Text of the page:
We now turn to a rather special form of Mapping, the CmpFrame. The Frames we have considered so far have been atomic, in the sense that they represent pre-defined elementary physical domains. A CmpFrame, however, is a compound Frame. In essence, it is a structure for containing other Frames and its purpose is to allow those Frames to work together in various combinations while appearing as a single Object. A CmpFrame’s behaviour is therefore not pre-defined, but is determined by the other Frames it contains (its “component” Frames).
As with compound Mappings, compound Frames can be nested within each other, forming arbitrarily complex Frames.
A very common use for a CmpFrame within astronomy is to represent a “spectral cube”. This is a 3-dimensional Frame in which one of the axes represents position within a spectrum, and the other two axes represent position on the sky (or some other spatial domain such as the focal plane of a telescope). As an example, we create such a CmpFrame in which axes 1 and 2 represent Right Ascension and Declination (ICRS), and axis 3 represents wavelength (these are the default coordinate Systems represented by a SkyFrame and a SpecFrame respectively):
If it was desired to make RA and Dec correspond to axes 1 and 3, with axis 2 being the spectral axis, then the axes of the CmpFrame created above would need to be permuted as follows:
A CmpFrame is a Frame and so has all the attributes of a Frame. The default value for the Domain attribute for a CmpFrame is formed by concatenating the Domains of the two component Frames, separated by a minus sign (“-”).18 The (fixed) value for its System attribute is “Compound”.19 A CmpFrame has no further attributes over and above those common to all Frames. However, attributes of the two component Frames can be accessed as if they were attributes of the CmpFrame, as described below.
Frame attributes which are specific to individual axes (such as Label(2), Format(1), etc) simply mirror the corresponding axes of the relevant component Frame. That is, if the “Label(2)” attribute of a CmpFrame is accessed, the CmpFrame will forward the access request to the component Frame which contains axis 2. Thus, default values for axis attributes will be the same as those provided by the component Frames.
An axis index can optionally be appended to the name of Frames attributes which do not normally have such an index (System, Domain, Epoch, Title, etc). If this is done, the access request is forwarded to the component Frame containing the indicated axis. For instance, if a CmpFrame contains a SpecFrame and a SkyFrame in that order, and the axes have not been permuted, then getting the value of attribute “System” will return “Compound” as mentioned above (that is, the System value of the CmpFrame as a whole), whereas getting the value of attribute “System(1)” will return “Spectral”(that is, the System value of the component Frame containing axis 1 — the SpecFrame).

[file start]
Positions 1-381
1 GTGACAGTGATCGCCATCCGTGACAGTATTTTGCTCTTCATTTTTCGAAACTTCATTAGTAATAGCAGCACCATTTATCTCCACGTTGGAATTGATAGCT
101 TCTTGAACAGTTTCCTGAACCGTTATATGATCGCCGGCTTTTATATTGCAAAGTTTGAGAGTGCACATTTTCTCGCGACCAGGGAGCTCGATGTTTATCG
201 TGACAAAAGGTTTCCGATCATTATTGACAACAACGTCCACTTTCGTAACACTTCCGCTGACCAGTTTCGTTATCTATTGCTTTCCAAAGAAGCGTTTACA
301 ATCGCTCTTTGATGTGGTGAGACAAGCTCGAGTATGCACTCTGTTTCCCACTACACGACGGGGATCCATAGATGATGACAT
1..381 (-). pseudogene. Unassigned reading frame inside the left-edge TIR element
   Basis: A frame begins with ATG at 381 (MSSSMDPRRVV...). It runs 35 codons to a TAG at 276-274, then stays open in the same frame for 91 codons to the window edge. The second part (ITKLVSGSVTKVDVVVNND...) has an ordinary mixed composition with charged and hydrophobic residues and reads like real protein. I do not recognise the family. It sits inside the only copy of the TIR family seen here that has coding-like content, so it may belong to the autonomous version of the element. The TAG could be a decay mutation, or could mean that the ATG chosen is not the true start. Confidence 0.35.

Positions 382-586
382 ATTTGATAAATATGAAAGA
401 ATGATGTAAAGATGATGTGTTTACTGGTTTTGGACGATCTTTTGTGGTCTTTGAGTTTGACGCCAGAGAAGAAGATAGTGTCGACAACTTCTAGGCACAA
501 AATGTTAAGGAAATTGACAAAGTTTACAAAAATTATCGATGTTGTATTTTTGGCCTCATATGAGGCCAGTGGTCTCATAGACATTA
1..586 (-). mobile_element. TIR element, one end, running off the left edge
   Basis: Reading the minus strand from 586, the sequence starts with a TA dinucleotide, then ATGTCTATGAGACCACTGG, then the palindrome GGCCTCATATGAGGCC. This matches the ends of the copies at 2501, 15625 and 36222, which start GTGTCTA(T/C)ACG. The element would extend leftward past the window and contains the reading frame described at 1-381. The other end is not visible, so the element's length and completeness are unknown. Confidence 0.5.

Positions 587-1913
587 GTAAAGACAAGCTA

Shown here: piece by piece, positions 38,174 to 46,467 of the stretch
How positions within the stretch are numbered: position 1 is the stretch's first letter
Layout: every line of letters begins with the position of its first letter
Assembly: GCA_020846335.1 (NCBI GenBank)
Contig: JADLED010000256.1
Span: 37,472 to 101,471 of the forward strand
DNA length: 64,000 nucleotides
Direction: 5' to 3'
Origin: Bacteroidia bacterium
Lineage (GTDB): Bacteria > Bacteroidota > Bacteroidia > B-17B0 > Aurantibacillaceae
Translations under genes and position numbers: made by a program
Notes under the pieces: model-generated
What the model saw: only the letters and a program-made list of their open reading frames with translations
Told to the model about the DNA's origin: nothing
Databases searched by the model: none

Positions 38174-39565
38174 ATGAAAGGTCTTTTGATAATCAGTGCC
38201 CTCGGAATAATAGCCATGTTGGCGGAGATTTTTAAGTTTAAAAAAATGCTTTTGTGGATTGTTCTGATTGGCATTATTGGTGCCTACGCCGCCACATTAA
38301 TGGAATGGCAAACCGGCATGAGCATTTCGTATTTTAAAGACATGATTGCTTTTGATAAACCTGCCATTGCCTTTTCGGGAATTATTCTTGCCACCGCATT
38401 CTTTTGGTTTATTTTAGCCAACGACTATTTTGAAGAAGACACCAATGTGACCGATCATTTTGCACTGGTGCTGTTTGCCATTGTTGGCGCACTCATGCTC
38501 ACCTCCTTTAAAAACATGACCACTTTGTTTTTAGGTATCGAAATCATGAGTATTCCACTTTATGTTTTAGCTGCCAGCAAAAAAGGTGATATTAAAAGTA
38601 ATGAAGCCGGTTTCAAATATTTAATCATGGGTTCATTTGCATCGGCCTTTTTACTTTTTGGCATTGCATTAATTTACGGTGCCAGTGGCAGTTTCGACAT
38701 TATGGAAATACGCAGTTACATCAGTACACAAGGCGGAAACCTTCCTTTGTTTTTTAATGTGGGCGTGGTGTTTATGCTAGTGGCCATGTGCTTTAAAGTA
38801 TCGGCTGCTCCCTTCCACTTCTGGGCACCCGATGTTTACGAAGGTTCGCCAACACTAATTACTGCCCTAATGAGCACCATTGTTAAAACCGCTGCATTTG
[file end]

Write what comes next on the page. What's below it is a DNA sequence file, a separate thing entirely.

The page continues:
This technique is not limited to attributes common to all Frames. For instance, the SkyFrame class defines an attribute called Equinox which is not held by other classes of Frames. To set a value for the Equinox attribute of the SkyFrame contained within the above CmpFrame, assign the value to the “Equinox(2)” attribute of the CmpFrame. Since the SkyFrame defines both axes 2 and 3 of the CmpFrame, we could equivalently have set a value for “Equinox(3)” since this would also result in the attribute access being forwarded to the SkyFrame.
Finally, if an attribute is not qualified by a axis index, attempts will be made to access it using each of the CmpFrame axes in turn. Using the above example of the spectral cube, if an attempt was made to get the value of attribute “Equinox” (with no axis index), each axis in turn would be used. Since axis 1 is contained within a SpecFrame, the first attempt would fail since the SpecFrame class does not have an Equinox attribute. However, the second attempt would succeed because axis 2 is contained within a SkyFrame which does have an Equinox attribute. Thus the returned attribute value would be that obtained from the SkyFrame containing axis 2. When getting or testing an attribute value, the returned value is determined by the first axis which recognises the attribute. When setting an attribute value, all axes which recognises the attribute have the attribute value set to the given value. Likewise, when clearing an attribute value, all axes which recognises the attribute have the attribute value cleared.
18If both component Frames have blank Domains, then the default Domain for the CmpFrame is the string “CMP”.
19Any attempt to change the System value of a CmpFrame is ignored.